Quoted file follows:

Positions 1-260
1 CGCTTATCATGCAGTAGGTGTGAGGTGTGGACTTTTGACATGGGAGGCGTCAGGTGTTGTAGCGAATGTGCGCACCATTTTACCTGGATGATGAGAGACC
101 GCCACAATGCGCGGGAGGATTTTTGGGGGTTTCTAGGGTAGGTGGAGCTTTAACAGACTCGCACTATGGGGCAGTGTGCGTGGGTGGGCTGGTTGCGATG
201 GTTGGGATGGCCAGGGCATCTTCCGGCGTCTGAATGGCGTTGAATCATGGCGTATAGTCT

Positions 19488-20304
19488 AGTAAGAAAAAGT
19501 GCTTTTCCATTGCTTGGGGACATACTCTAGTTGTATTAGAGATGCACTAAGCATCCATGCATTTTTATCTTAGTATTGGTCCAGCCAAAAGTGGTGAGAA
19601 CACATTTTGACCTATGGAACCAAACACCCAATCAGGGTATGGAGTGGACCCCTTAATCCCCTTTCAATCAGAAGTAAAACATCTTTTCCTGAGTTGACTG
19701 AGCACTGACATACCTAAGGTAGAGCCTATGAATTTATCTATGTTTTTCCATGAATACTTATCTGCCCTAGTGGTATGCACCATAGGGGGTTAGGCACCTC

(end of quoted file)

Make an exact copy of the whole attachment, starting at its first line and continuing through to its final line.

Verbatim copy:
Positions 1-260
1 CGCTTATCATGCAGTAGGTGTGAGGTGTGGACTTTTGACATGGGAGGCGTCAGGTGTTGTAGCGAATGTGCGCACCATTTTACCTGGATGATGAGAGACC
101 GCCACAATGCGCGGGAGGATTTTTGGGGGTTTCTAGGGTAGGTGGAGCTTTAACAGACTCGCACTATGGGGCAGTGTGCGTGGGTGGGCTGGTTGCGATG
201 GTTGGGATGGCCAGGGCATCTTCCGGCGTCTGAATGGCGTTGAATCATGGCGTATAGTCT

Positions 19488-20304
19488 AGTAAGAAAAAGT
19501 GCTTTTCCATTGCTTGGGGACATACTCTAGTTGTATTAGAGATGCACTAAGCATCCATGCATTTTTATCTTAGTATTGGTCCAGCCAAAAGTGGTGAGAA
19601 CACATTTTGACCTATGGAACCAAACACCCAATCAGGGTATGGAGTGGACCCCTTAATCCCCTTTCAATCAGAAGTAAAACATCTTTTCCTGAGTTGACTG
19701 AGCACTGACATACCTAAGGTAGAGCCTATGAATTTATCTATGTTTTTCCATGAATACTTATCTGCCCTAGTGGTATGCACCATAGGGGGTTAGGCACCTC